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Bruto e le Idi di Marzo
6 maggio 2002
rev. il 13.5.2012
Ciao, mi chiamo Giuseppe e sono della provincia di Lecce. Possiedo una moneta romana ma siccome sono incompetente in materia vorrei delle delucidazioni. Assieme a degli amici abbiamo fatto delle ricerche ed è emerso che la moneta risale all'imperatore Brutus. Sarei felicissimo di ricevere delle informazioni o essere indirizzato per approfondire l'argomento. La moneta con la calamita non si attacca, il peso non ho potuto constatarlo ma credo sia all'incirca quello della "10 lire". 
Se mi saprai dare qualche risposta vorrei sapere anche il suo valore. Aspettando tua risposta ti porgo cordiali saluti.
fig. 1
6 aprile 2006
Salve gentile Giulio, le chiedo un parere su questa moneta romana di cui le allego 2 foto (fronte e retro) vorrei sapere quanto può valere e la rarità della moneta.

Peso: 3.324 g
Diametro (min-MAX): 18.86-20.28 mm
Spessore max: 2.27 mm
Colore: grigio non lucido

Posso fornirle eventualmente delle foto al microscopio.
Grazie mille e la ringrazio per la collaborazione e la risposta.

fig. 2
Assemini, 11.11.2009
Egregi Lettori,
di seguito riporto gli elementi che ho potuto  raccogliere sulle vostre monete (figg. 1 e 2)

Denario1, 43-42 a.C., zecca itinerante, Crawford al n° 508/3 (pag.  518), Sydenham 1301 (pag. 203), indice di rarità "(9)".

Descrizione sommaria:
D. Testa di Bruto2 a destra, barbato; attorno, in alto, in senso orario BRVT IMP3 attorno, in basso a sinistra, in senso antiorario, L PLAET CEST4. Bordo perlinato
R. Pileo tra due daghe; sotto EID MAR. Bordo perlinato.

La ricerca nel web di monete di tipologia simile ha prodotto i seguenti risultati::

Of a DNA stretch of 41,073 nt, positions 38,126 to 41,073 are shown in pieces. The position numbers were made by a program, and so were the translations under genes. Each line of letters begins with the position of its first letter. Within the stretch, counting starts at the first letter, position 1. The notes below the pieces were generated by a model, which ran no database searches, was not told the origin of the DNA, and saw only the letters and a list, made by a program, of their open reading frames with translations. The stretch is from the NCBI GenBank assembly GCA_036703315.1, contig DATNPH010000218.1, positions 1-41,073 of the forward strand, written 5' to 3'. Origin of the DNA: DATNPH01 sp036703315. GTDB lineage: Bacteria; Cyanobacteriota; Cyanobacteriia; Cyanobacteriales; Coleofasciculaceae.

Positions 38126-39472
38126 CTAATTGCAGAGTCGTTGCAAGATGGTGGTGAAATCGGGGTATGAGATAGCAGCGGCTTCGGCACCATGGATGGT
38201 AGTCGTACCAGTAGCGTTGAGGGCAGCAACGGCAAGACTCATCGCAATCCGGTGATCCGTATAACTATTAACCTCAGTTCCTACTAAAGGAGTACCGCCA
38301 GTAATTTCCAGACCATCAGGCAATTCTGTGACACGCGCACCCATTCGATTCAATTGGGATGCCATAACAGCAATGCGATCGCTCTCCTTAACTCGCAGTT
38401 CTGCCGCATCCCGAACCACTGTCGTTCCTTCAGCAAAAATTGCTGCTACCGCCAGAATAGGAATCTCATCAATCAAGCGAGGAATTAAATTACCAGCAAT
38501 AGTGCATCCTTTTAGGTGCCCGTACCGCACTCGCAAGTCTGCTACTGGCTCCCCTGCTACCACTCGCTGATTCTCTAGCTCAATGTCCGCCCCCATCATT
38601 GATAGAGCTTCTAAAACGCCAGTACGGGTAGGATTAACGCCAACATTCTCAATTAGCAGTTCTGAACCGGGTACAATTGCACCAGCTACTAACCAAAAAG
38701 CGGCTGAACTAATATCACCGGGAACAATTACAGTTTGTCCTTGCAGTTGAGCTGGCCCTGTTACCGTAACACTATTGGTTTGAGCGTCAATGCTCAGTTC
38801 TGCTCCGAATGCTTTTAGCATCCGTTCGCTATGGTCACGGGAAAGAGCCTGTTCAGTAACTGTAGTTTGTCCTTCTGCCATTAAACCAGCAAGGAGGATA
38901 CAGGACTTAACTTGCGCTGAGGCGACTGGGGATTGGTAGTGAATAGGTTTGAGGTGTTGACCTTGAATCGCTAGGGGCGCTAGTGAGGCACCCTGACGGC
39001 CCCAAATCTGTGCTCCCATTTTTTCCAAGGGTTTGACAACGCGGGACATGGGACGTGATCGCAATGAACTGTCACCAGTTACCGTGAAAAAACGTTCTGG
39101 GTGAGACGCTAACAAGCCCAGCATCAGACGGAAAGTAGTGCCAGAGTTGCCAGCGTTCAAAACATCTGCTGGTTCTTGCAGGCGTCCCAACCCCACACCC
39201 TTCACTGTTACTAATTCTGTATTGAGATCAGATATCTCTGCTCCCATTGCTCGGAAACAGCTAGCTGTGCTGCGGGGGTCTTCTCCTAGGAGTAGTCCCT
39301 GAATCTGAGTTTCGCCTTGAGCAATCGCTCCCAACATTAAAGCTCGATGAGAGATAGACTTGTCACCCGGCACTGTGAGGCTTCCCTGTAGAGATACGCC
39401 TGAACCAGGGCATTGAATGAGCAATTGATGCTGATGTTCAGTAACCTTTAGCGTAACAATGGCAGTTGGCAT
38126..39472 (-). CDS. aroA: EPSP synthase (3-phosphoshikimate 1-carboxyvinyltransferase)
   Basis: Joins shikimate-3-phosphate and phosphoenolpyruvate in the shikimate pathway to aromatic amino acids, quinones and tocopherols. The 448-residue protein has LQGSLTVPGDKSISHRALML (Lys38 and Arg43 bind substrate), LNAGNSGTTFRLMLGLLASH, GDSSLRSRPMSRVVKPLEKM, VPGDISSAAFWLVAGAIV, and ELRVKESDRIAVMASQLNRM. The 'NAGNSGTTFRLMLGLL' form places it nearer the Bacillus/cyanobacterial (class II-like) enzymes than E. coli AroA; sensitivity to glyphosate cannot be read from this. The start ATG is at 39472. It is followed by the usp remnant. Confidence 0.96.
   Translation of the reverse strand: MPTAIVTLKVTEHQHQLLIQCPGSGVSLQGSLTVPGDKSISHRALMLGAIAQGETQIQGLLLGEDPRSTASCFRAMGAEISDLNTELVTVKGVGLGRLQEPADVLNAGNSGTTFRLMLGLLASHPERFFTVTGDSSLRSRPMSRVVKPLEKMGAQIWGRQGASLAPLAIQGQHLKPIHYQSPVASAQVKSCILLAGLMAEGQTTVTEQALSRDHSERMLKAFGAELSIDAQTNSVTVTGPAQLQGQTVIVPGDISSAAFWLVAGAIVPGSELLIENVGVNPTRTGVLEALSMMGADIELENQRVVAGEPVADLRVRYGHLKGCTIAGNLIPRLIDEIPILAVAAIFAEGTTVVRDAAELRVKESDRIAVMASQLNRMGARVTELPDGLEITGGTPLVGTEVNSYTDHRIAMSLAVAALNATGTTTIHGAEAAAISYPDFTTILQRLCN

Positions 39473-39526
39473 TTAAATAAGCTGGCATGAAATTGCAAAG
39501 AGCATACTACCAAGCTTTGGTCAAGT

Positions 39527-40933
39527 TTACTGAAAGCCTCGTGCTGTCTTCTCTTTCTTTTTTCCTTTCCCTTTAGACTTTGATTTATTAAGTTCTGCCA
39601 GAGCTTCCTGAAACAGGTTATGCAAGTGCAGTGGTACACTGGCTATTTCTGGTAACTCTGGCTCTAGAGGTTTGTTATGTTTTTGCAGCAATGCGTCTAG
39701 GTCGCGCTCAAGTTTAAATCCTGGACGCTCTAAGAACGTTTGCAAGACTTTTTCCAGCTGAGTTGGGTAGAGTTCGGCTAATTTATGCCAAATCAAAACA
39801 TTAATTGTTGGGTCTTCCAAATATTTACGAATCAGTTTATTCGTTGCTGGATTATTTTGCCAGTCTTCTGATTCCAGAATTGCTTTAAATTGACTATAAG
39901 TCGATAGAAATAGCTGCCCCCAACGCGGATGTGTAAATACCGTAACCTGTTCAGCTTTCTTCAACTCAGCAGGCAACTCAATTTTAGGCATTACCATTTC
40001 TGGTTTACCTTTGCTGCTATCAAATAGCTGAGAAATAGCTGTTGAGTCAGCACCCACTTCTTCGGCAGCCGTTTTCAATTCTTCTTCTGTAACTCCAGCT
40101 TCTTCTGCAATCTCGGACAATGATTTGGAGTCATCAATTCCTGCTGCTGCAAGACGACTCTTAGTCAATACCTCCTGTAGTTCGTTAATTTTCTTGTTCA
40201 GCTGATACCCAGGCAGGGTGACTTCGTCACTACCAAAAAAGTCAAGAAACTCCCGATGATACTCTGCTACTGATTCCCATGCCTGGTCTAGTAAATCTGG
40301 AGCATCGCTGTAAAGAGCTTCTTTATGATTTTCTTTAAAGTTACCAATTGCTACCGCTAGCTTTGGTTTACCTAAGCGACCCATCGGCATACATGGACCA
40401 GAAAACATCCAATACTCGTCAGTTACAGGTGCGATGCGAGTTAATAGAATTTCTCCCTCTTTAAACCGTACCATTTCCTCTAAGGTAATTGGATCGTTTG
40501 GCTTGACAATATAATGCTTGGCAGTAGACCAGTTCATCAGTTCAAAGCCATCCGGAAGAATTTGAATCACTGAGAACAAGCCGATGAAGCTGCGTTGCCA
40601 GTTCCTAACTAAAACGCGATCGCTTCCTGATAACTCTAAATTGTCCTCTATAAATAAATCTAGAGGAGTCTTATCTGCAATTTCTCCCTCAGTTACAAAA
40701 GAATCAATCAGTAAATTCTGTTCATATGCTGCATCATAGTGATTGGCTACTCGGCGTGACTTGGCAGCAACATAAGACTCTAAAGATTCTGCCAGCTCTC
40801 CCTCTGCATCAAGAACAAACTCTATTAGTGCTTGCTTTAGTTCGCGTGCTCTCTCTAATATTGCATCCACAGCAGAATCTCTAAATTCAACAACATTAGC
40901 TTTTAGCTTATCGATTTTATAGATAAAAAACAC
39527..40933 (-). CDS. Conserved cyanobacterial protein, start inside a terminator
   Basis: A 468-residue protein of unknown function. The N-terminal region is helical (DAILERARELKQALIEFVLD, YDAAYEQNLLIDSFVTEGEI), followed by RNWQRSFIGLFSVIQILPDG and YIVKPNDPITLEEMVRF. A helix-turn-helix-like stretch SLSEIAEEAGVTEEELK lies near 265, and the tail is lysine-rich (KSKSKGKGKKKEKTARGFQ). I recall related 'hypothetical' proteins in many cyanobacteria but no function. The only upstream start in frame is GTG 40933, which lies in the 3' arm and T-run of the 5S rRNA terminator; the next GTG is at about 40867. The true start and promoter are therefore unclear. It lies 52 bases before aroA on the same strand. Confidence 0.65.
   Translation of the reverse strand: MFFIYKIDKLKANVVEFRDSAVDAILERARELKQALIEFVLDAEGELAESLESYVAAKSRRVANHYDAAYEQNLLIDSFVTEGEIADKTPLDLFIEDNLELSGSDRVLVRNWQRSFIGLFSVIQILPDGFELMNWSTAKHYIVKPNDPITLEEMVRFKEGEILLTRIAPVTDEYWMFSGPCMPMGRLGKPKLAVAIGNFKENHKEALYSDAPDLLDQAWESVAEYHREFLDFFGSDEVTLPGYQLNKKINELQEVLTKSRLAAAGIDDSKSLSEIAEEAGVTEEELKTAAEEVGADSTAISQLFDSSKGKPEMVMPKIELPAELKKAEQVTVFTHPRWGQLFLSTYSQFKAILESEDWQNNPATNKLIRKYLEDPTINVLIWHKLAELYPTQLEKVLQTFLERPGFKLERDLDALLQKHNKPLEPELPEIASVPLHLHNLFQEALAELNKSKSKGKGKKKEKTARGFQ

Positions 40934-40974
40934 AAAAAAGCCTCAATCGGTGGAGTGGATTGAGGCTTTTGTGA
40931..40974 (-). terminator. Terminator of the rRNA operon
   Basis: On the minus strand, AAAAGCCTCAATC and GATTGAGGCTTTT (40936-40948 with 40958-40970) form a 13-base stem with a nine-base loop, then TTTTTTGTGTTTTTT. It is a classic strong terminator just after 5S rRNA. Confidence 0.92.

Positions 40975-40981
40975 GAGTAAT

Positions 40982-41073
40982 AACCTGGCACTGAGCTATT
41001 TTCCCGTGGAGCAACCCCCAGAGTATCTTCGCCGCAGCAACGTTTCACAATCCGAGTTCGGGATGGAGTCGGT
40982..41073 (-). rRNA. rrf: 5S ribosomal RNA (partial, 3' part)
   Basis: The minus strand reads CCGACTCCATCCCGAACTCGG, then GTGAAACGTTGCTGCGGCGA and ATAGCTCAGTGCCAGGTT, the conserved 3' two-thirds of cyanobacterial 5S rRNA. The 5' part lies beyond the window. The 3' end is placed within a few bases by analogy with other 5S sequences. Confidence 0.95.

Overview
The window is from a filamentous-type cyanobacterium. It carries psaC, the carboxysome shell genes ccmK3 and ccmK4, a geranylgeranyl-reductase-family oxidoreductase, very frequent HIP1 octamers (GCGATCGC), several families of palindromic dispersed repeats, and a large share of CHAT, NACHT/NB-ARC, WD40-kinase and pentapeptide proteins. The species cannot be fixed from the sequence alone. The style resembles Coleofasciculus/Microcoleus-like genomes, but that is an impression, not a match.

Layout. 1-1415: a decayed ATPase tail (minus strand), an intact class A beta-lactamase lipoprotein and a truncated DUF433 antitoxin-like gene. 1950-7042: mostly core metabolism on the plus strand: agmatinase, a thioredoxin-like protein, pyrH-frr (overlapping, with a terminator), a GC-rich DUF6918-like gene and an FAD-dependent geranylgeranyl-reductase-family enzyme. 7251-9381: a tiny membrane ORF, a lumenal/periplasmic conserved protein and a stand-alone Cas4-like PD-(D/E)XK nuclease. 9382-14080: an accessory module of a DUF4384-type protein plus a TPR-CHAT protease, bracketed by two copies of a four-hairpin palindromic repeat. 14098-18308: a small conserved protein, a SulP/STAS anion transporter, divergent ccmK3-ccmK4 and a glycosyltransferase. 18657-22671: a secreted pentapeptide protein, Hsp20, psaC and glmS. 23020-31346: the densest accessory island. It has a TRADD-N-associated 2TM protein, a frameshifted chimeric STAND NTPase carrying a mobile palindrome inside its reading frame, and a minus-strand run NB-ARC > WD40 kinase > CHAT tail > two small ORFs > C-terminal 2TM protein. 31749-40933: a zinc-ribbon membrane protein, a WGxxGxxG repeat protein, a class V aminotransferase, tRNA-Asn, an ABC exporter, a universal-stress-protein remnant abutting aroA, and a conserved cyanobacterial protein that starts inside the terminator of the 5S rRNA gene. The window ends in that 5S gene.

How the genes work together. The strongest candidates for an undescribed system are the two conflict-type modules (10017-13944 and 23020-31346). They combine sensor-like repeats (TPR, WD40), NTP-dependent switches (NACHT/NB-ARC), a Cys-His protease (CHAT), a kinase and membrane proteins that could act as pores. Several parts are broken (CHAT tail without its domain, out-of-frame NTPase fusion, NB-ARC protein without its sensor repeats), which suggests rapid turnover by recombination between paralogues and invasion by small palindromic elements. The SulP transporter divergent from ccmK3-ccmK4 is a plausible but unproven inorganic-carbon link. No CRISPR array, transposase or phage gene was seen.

1. Sale: CNG 69, Lot: 1367. Closing Date: Jun 08, 2005. BRUTUS. Late Summer-Autumn 42 BC. AR Denarius (3.51 gm, 12h). Mint moving with Brutus in northern Greece. L. Plaetorius Cestianus, magistrate. Bidding Closed Estimate $50000 BRUTUS. Late Summer-Autumn 42 BC. AR Denarius (3.51 gm, 12h). Mint moving with Brutus in northern Greece. L. Plaetorius Cestianus, magistrate. Bare head of Brutus right / EID • MAR, pileus between two daggers. Crawford 508/3; Cahn 22d (same dies); CRI 216; Sydenham 1301; RSC 15. EF, minor edge crystallization. Rare and popular type. ($50,000) Marcus Junius Brutus was the son of Marcus Junius Brutus and Julius Caesar's former mistress, Servilia. By 59 BC he acquired the alternative name Quintus Caepio Brutus through adoption by his uncle, Quintus Servilius Caepio. Brought up by Porcius Cato, he was educated in philosophy and oratory and long retained a fierce hatred of his natural father’s murderer, Pompey. He began his political career in 58 BC by accompanying Cato to Cyprus. As triumvir monetalis in about 54 BC he issued coins illustrating his strong republican views with Libertas and portraits of his ancestors L. Junius Brutus (who overthrew Tarquinius Superbus, the last Etruscan king of Rome) and Servilius Ahala (the later fifth century BC tyrannicide) (Crawford 433/1 and 2, respectively). In 53 BC Brutus served in Cilicia as quaestor to Appius Claudius Pulcher, whose successor, Cicero, found that ‘the honourable Brutus’ was extracting 48 per cent interest on a loan to the city of Salamis in Cyprus, contrary to the lex Gabinia. Brutus, the principled student, stoic, and Platonist who wrote a number of philosophical treatises and poems, seems an unlikely tyrannicide, quite dissimilar to the vehement Cassius. Despite his hatred of Pompey, he followed him in the Civil War of 49 BC against Caesar, but after the former’s defeat at Pharsalus he sought and was granted Caesar’s pardon. He proceeded to enjoy Caesar’s favor and was appointed governor of Gaul in 46 BC, praetor in 44 BC and consul designate for 41 BC. Perhaps under the influence of his second wife Porcia, Cato’s daughter, Brutus joined the conspiracy against Caesar, becoming the leader alongside Cassius. The reaction of the populace in the aftermath of the Ides of March compelled Brutus to leave Rome in April 44 BC. The Senate’s resolution to declare him a ‘public enemy’ on 28 November 44 BC was soon repealed and in February 43 BC he was appointed governor of Crete, the Balkan provinces and later Asia. Suspecting the intentions of Antony and Octavian, Brutus went to Macedonia and won the loyalty of its governor, Hortensius, and there levied an army and seized much of the funds prepared by Caesar for his Parthian expedition. Successful against the Bessi in Thrace, he was hailed imperator by his troops, but after the establishment of the triumvirate in November 43 BC he was outlawed again and joined forces with Cassius at Sardes. In the summer of 42 BC they marched through Macedonia and in October met Octavian on the Via Egnatia just outside Philippi and won the first battle. Cassius, as his conservative coins show, remained true to the old republican cause, while Brutus followed the self-advertising line of Antony in the new age of unashamed political propaganda and struck coins displaying his own portrait. Brutus’ estrangement from Cassius was effectively complete when this remarkably assertive coin was struck extolling the pileus or cap of liberty (symbol of the Dioscuri, saviors of Rome, and traditionally given to slaves who had received their freedom) between the daggers that executed Caesar. In the ironic twist of fate, Brutus committed suicide during the second battle at Philippi on 23 October 42 BC, using the dagger with which he assassinated Caesar. This extraordinary type is one of the few specific coin issues mentioned by a classical author, Dio Cassius, Roman History 47. 25, 3: “Brutus stamped upon the coins which were being minted his own likeness and a cap and two daggers, indicating by this and by the inscription that he and Cassius had liberated the fatherland.” The only securely identified portraits of Brutus occur on coins inscribed with his name; all others, whether on coins or other artifacts, are identified based on the three issues inscribed BRVTVS IMP (on aurei) or BRVT IMP (on denarii). A careful study of Brutus’ portraits by S. Nodelman segregates these inscribed portraits into three main categories: a ‘baroque’ style portrait on the aurei of Casca, a ‘neoclassical’ style on the aurei of Costa, and a ‘realistic’ style on the ‘EID MAR’ denarii, which Nodelman describes as “the soberest and most precise” of all.